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Researchers say 'Nellie the Elephant' might help rescuers keep your heart going

[ 2009-12-15 13:01]     字号 [] [] []  
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Humming to upbeat songs like Nellie the Elephant while compressing the chest of a heart attack victim could improve a life-saving heart resuscitation technique, scientists said yesterday.

A study into cardiopulmonary resuscitation (CPR) training found that listening to music with the right tempo helped people keep to a rate of 100 chest compressions per minute - the rate recommended in expert guidelines.

CPR is a potentially life-saving technique that can be taught to people with no other medical skills. It can double heart attack survival rates if it is carried out on a patient one to two minutes before emergency services arrive.

Researchers from the Universities of Birmingham, Coventry and Hertfordshire in Britain gave 130 untrained volunteers a brief demonstration on a resuscitation mannequin.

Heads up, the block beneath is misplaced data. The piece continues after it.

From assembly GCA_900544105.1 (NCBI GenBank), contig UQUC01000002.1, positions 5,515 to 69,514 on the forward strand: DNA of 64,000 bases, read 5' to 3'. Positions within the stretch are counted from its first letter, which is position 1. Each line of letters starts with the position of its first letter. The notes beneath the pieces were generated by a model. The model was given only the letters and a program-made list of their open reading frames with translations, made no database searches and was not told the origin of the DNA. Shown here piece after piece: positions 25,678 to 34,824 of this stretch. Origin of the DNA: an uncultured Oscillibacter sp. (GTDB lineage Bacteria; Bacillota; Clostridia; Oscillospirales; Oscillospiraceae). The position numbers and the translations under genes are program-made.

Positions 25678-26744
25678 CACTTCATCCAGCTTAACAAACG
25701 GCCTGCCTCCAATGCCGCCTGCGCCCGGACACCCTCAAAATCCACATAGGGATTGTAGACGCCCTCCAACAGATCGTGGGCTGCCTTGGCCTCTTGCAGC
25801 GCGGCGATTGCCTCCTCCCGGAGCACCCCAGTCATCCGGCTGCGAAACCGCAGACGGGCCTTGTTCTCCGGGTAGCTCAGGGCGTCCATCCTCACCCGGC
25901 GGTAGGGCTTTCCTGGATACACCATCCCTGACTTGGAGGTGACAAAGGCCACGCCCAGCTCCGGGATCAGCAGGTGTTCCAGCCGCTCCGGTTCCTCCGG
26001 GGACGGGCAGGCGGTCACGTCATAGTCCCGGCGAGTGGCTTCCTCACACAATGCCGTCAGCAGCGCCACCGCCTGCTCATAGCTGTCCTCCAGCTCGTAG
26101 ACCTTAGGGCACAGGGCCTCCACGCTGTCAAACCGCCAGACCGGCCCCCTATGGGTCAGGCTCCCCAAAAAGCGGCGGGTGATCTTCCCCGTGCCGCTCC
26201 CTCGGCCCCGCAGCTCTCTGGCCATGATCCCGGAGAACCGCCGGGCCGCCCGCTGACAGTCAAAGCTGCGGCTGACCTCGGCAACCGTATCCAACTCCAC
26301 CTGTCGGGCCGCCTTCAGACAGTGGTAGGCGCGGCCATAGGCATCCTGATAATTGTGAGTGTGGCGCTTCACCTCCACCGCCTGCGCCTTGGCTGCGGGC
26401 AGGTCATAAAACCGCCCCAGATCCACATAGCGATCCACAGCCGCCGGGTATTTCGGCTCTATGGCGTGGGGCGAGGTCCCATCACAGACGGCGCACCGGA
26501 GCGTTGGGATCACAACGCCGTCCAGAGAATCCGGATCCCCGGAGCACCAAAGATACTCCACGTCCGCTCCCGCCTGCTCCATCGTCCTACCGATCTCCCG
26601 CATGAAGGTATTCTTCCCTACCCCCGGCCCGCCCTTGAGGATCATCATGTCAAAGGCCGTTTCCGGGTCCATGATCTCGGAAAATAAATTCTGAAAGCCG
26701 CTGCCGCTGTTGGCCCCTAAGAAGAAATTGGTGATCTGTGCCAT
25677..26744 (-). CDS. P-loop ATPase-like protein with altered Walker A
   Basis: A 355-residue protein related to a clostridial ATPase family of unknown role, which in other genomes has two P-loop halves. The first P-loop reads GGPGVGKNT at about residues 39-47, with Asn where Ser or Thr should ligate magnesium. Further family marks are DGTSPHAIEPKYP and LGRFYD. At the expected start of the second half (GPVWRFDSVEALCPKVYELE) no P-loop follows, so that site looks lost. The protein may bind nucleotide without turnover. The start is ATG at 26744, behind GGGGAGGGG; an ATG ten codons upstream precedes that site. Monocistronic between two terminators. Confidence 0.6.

The participants had one minute to practice while listening to a metronome and were then asked to perform three sequences of one minute of continuous chest compressions while listening on headphones to the songs Nellie the Elephant, by Little Bear, and That's the Way (I Like It), by KC and the Sunshine Band.

The songs were chosen for their tempo, the researchers wrote in the study in the British Medical Journal. Nellie the Elephant has 105 beats per minute and That's the Way has 106.


1. What does CPR stand for?

2. How many volunteers were given the demonstration?

3. How many beats per minutes does Nellie the Elephant have?


1. Cardiopulmonary resuscitation.

2. 130.

3. 105.


(中国日报网英语点津 Helen 编辑)

Researchers say 'Nellie the Elephant' might help rescuers keep your heart going

About the broadcaster:

Researchers say 'Nellie the Elephant' might help rescuers keep your heart going

Lee Hannon is Chief Editor at China Daily with 15-years experience in print and broadcast journalism. Born in England, Lee has traveled extensively around the world as a journalist including four years as a senior editor in Los Angeles. He now lives in Beijing and is happy to move to China and join the China Daily team.